The first edition of Energy Policy Group’s Energy Summer School will be held between 23 – 27 July 2018 in Bucharest, with a focus on ‘Smart Transformation in the Energy Sector’.
Andrei Covatariu, EPG Senior Research Associate & Summer School Director, highlights the purpose, main topics and targets of this bold endeavour.
Smart Transformation in the Energy Sector
Dear Andrei, first of all what is this project scope and to whom is it addressed?
We believe the energy sector is undergoing deep changes. For this reason, these days, maybe more than ever, young professionals that are studying, working or that are just being interested in the energy field for its interconnections with the economy, society and environment, need a broader grasp of the sector. We find it essential to debate about the challenges and prospects of the energy sector as a whole and to understand how to shape a smart transition to the world of tomorrow.
The EPG Summer School is targeting master and PhD students, as well as young professionals interested in studying and working in the energy sector proper, or seen from the related disciplines of economics, law, political science, environmental studies and so on.
What concepts and themes will be discussed on this occasion?
First of all, the global trends on the energy markets and in policy making have to be well understood, in their interdependent dynamics and against the background of the energy sector’s greatest externality: global warming.
An in-depth discussion of the oil and gas sector, with its current challenges and prospects, as well as of alternative fuels for transport (electricity, biofuels, natural gas, and hydrogen) will take place in order to put the future of mobility in the right perspective. Then, the basics of the nuclear sector will be discussed, against the backdrop of the ongoing transition to a clean and safe power generation system.
Special attention will be given to grid digitalization, smart technologies, energy efficiency and emerging products and services (demand-response and storage, just to name a few), while also considering requirements of sustainability and affordability.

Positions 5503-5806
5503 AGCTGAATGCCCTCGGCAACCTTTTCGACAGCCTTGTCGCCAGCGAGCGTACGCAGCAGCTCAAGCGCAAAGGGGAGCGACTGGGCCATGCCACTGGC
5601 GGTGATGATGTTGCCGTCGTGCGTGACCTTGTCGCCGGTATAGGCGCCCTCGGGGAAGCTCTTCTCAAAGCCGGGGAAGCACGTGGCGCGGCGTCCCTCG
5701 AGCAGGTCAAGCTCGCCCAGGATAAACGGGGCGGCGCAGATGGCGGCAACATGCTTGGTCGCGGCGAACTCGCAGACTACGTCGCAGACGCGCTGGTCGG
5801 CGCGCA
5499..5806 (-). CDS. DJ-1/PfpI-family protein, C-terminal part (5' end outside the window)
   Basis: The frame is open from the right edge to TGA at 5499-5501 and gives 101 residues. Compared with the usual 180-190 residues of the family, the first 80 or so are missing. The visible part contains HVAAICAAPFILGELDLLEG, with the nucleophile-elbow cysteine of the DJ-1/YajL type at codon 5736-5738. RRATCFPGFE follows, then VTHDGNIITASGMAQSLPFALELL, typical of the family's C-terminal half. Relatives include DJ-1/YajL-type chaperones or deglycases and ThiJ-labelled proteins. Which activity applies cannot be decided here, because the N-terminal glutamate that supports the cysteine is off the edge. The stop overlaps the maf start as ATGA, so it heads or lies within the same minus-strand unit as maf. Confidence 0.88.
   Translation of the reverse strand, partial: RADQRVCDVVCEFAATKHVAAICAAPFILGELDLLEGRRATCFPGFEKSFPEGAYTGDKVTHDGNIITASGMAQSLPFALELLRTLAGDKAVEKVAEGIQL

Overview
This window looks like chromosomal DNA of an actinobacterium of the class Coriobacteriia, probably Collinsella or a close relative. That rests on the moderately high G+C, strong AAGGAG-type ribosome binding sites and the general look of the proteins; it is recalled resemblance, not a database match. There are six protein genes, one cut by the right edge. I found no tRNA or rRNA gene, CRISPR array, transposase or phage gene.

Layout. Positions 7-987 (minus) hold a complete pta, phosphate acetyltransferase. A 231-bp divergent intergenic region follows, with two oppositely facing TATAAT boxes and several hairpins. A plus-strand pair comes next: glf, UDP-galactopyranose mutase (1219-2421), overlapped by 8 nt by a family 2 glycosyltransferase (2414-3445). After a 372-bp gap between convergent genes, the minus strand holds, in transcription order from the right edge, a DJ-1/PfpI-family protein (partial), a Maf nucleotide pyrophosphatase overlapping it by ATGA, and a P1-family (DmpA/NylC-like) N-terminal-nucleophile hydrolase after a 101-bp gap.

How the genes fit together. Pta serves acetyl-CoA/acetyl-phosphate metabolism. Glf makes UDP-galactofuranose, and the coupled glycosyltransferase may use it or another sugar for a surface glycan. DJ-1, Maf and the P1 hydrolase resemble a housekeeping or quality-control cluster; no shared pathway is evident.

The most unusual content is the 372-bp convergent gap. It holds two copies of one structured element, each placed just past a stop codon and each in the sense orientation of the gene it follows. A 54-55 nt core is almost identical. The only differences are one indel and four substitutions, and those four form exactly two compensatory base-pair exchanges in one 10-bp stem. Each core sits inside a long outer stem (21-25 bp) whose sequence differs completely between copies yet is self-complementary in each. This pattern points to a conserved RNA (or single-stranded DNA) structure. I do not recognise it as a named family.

Who will be the lecturers?
The Summer School has an international dimension, both in terms of attendees and speakers/lecturers. We have invited reputed national representatives of the energy sector, along with speakers from abroad, who will present different regional perspectives. We are proud to have as lecturers representatives of energy utility companies, energy consultants, diplomats, policy makers, association members and NGO representatives.
What attendees need to know before joining this program?
It is important to know that the EPG Summer School will draw a balance between interactive seminars and debates led by international and Romanian experts, field trips to the Cernavoda Nuclear Power Plant and the EFdeN house, and also activities that include a Design Thinking Workshop and a World Energy Simulation Game (a role-playing exercise that enables people to try out the policies and investments that will allow them to reach their goals on climate change).
The summer school will be a great opportunity from people all over the world to interact, debate and connect, forming what we believe will soon become a stand-alone community of alumni and lecturers.
Speaking about future plans, what are your short-term and long-term goals?
We are quite happy with the way things are evolving – including the applications submitted so far and the feedback received – which follows from the well-designed concept of this first edition. I am sure that the program scheduled for July 23-27 is only the beginning of a long-standing project and I strongly believe that the EPG Summer School will soon become part of the top energy-related summer schools in Europe.